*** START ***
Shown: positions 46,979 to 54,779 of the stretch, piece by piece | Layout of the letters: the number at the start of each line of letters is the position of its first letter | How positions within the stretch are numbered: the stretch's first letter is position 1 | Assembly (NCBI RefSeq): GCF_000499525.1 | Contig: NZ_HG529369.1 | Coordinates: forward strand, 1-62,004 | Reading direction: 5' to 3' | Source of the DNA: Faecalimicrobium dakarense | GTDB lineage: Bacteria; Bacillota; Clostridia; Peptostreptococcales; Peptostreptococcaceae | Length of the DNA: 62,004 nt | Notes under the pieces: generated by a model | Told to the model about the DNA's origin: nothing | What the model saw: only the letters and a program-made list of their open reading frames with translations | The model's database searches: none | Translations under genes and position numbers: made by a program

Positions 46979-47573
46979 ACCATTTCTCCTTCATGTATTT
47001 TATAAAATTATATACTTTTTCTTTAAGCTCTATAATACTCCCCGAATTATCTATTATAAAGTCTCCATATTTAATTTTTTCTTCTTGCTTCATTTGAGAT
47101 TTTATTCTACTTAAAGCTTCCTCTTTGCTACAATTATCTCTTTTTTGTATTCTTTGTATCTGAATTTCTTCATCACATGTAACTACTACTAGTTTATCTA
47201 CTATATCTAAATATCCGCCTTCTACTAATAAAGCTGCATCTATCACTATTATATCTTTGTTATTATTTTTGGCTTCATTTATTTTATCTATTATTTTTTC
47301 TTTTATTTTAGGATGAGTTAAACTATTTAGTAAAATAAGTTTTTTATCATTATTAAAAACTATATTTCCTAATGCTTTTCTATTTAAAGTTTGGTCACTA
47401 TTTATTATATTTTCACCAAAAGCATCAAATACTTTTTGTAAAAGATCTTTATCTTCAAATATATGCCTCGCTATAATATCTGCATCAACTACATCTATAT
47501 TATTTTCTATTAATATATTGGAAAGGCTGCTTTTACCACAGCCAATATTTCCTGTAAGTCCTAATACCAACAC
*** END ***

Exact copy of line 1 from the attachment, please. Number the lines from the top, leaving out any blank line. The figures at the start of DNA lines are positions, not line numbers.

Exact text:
Shown: positions 46,979 to 54,779 of the stretch, piece by piece | Layout of the letters: the number at the start of each line of letters is the position of its first letter | How positions within the stretch are numbered: the stretch's first letter is position 1 | Assembly (NCBI RefSeq): GCF_000499525.1 | Contig: NZ_HG529369.1 | Coordinates: forward strand, 1-62,004 | Reading direction: 5' to 3' | Source of the DNA: Faecalimicrobium dakarense | GTDB lineage: Bacteria; Bacillota; Clostridia; Peptostreptococcales; Peptostreptococcaceae | Length of the DNA: 62,004 nt | Notes under the pieces: generated by a model | Told to the model about the DNA's origin: nothing | What the model saw: only the letters and a program-made list of their open reading frames with translations | The model's database searches: none | Translations under genes and position numbers: made by a program